TRYING TO MEET the reclusive playwright Samuel Beckett was rather like a scene from one of his enigmatic plays, says director Robert McNamara, whose production of Beckett's "Endgame" is at Source Theater's Mainstage as part of his new Scena troupe's three-play winter repertory.
While he was artistic director for Dublin's Stage One Theatre in the late '70s, McNamara began to correspond with the playwright. "I directed several of his plays, including 'Krapp's Last Tape,' and produced a one-man show adapted from Beckett's novels, and it was quite well received in the press," McNamara says. Then, from out of the blue, "I got a letter from Beckett, who said, 'If I'd have known you were going ahead with it, I would have pulled the chain. But as you have already, good luck, and all the best, Sam Beckett."
In the fall of 1986, while McNamara was "running around Europe" on various literary pursuits, he decided it was time to finally meet the great man. "We were to meet at a hotel in Paris," McNamara says. "I spent the whole day looking for a bottle of Irish whiskey to bring him as a gift. And then it happened just like in the plays: I was waiting and waiting, and Beckett never arrived."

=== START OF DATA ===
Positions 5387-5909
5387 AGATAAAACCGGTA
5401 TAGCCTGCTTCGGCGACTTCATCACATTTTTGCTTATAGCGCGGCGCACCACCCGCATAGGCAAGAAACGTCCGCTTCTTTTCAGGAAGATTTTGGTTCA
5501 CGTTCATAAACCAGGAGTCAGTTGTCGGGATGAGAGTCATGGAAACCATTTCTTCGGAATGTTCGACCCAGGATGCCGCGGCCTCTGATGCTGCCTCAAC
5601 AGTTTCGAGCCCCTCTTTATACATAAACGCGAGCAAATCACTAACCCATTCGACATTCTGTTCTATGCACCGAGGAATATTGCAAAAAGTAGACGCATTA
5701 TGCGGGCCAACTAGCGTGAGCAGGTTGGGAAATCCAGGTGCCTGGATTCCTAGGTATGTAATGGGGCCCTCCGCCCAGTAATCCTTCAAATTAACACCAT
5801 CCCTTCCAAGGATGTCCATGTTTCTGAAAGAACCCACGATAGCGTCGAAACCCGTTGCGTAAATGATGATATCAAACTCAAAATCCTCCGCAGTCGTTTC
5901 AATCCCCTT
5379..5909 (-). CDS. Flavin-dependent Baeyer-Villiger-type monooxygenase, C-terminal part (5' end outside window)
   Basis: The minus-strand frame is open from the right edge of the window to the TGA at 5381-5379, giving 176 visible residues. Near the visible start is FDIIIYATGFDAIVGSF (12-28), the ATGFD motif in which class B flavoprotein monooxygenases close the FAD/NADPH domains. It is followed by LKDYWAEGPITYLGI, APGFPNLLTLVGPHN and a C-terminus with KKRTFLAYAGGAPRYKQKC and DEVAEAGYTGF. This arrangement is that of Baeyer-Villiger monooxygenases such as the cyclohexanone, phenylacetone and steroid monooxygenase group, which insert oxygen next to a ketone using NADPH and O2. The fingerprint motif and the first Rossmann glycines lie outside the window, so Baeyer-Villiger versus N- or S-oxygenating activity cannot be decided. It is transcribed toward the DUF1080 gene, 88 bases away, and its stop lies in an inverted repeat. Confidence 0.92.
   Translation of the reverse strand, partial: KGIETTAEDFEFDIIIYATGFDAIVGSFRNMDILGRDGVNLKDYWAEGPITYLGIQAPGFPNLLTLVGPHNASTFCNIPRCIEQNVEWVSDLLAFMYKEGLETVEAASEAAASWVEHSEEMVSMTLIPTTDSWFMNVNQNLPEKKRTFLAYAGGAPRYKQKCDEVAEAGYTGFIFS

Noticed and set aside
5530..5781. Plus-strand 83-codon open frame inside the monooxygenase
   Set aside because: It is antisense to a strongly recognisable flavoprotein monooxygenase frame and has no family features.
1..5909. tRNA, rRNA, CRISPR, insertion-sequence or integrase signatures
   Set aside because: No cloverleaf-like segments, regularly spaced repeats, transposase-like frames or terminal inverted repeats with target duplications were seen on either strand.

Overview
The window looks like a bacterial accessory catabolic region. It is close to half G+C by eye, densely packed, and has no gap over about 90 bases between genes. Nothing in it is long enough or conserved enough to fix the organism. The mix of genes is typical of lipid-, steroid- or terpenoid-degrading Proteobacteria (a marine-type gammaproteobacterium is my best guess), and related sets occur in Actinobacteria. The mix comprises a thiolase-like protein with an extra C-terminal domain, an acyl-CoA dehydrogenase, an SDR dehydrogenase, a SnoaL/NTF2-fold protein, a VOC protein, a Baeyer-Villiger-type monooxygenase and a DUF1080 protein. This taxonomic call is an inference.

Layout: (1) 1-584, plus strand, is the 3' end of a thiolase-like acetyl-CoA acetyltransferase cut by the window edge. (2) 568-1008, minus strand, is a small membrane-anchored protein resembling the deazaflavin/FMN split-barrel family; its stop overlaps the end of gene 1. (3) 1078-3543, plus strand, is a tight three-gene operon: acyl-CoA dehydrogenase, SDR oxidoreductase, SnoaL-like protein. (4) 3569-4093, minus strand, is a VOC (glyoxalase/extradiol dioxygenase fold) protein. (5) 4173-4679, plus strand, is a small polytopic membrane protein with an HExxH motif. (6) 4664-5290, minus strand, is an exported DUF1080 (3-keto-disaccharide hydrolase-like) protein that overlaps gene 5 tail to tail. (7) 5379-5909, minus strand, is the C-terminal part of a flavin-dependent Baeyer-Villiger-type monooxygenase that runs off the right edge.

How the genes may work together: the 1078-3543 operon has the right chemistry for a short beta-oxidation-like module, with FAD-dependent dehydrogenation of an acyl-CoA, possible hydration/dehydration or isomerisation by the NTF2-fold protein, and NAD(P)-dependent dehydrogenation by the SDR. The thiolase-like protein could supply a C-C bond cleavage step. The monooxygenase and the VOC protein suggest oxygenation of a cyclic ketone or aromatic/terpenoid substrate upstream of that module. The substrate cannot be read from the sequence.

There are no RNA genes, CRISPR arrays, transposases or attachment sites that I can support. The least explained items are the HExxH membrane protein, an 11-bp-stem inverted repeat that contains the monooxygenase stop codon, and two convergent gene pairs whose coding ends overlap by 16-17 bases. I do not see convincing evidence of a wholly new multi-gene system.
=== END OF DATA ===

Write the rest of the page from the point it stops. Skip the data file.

But, having come this far, McNamara wasn't about to give up. "So I went to his apartment -- it was really sort of frightening, like a surreal stage set, all these crutches and wheelchairs out in the street in front of his building. But there was a gold name plate that read: S. BECKETT. I waited for him, and he appeared, just as if he had stepped out of Dublin in the '50s: a tall, well-groomed, handsome figure in a turtleneck and tweed jacket.
"We spoke about Dublin pubs which are no longer there, and about various productions of his plays. There were some thunderous pauses in the conversation -- it was almost like what he didn't say told me more. It was a great moment in my life, a powerful experience for me, and when I was leaving, he said something curious: 'The next time you're in Paris, make me a sign.' I took that to mean I could get in touch with him again."